For example, when table salt, NaCl, is placed in water, the salt dissolves into its component ions, according to the dissociation reaction NaCl → Na+ + Cl−It is possible for substances to react with water, producing ions. For example, carbon dioxide gas dissolves in water to produce a solution that contains hydronium and hydrogen carbonate ions. Molten salts can be electrolytes as, for example, when sodium chloride is molten, the liquid conducts electricity. In particular, ionic liquids, which are molten salts with melting points below 100 °C, are a type of conductive non-aqueous electrolytes and thus have found more and more applications in fuel cells and batteries. An electrolyte in a solution may be described as "concentrated" if it has a high concentration of ions, or "diluted" if it has a low concentration. If a high proportion of the solute dissociates to form free ions, the electrolyte is strong; the properties of electrolytes may be exploited using electrolysis to extract constituent elements and compounds contained within the solution.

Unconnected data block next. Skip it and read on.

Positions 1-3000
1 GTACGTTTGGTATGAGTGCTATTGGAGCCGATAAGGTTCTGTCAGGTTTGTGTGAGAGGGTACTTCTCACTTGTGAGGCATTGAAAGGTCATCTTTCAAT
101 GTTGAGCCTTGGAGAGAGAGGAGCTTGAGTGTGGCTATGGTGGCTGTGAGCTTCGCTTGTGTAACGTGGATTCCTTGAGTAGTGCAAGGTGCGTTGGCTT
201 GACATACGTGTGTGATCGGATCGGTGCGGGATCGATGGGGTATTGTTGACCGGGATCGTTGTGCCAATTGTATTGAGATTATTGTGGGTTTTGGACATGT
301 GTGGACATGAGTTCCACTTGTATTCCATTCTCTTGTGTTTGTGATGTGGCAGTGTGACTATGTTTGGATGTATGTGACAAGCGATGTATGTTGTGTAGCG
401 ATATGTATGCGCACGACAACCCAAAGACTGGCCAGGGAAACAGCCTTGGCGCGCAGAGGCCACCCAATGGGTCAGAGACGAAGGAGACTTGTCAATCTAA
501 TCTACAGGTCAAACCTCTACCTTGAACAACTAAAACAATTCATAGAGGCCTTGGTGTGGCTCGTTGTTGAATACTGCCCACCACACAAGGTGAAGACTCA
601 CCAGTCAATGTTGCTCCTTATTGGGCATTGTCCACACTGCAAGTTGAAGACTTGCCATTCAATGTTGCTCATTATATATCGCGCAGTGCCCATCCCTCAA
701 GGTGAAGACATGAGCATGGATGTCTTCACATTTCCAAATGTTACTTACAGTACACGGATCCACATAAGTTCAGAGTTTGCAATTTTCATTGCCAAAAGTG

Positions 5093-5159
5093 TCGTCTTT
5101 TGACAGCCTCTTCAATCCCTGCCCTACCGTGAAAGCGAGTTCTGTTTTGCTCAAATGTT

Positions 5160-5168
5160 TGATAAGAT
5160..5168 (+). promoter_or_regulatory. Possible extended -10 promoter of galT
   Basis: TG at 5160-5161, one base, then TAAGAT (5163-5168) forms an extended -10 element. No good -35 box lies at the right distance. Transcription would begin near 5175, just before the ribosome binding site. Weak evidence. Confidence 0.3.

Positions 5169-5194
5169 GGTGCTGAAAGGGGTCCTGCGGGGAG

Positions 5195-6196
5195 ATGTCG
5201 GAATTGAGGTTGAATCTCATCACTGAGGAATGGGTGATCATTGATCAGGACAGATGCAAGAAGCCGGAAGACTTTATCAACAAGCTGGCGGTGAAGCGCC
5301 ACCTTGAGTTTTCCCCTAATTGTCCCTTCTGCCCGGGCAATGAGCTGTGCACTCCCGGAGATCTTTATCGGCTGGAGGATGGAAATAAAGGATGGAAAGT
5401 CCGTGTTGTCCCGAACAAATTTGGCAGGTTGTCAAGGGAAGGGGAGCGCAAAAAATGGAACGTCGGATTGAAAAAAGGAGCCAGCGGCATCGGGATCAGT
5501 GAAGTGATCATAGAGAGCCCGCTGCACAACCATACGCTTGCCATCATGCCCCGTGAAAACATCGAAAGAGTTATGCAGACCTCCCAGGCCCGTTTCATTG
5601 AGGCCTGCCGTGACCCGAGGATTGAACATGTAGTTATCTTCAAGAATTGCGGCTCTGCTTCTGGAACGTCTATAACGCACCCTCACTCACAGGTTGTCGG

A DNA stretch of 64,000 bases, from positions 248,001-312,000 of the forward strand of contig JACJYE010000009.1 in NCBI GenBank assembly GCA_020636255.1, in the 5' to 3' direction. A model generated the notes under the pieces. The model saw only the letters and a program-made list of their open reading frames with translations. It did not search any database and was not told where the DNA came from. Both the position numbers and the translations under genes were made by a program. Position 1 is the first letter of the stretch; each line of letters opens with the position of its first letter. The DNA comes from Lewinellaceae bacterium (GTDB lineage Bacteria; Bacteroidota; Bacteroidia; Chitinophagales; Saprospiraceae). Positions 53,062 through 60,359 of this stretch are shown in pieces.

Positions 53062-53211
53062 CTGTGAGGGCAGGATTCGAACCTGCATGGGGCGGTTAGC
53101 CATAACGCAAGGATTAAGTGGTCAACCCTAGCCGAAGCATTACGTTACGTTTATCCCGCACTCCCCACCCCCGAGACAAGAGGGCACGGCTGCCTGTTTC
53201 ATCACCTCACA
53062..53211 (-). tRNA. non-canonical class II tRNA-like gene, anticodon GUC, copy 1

Alkaline earth metals form hydroxides that are strong electrolytes with limited solubility in water, due to the strong attraction between their constituent ions. This limits their application to situations. In physiology, the primary ions of electrolytes are sodium, calcium, chloride, hydrogen phosphate, hydrogen carbonate; the electric charge symbols of plus and minus indicate that the substance is ionic in nature and has an imbalanced distribution of electrons, the result of chemical dissociation. Sodium is the main electrolyte found in extracellular fluid and potassium is the main intracellular electrolyte. All known higher lifeforms require a subtle and complex electrolyte balance between the intracellular and extracellular environments. In particular, the maintenance of precise osmotic gradients of electrolytes is important; such gradients affect and regulate the hydration of the body as well as blood pH, are critical for nerve and muscle function. Various mechanisms exist in living species that keep the concentrations of different electrolytes under tight control.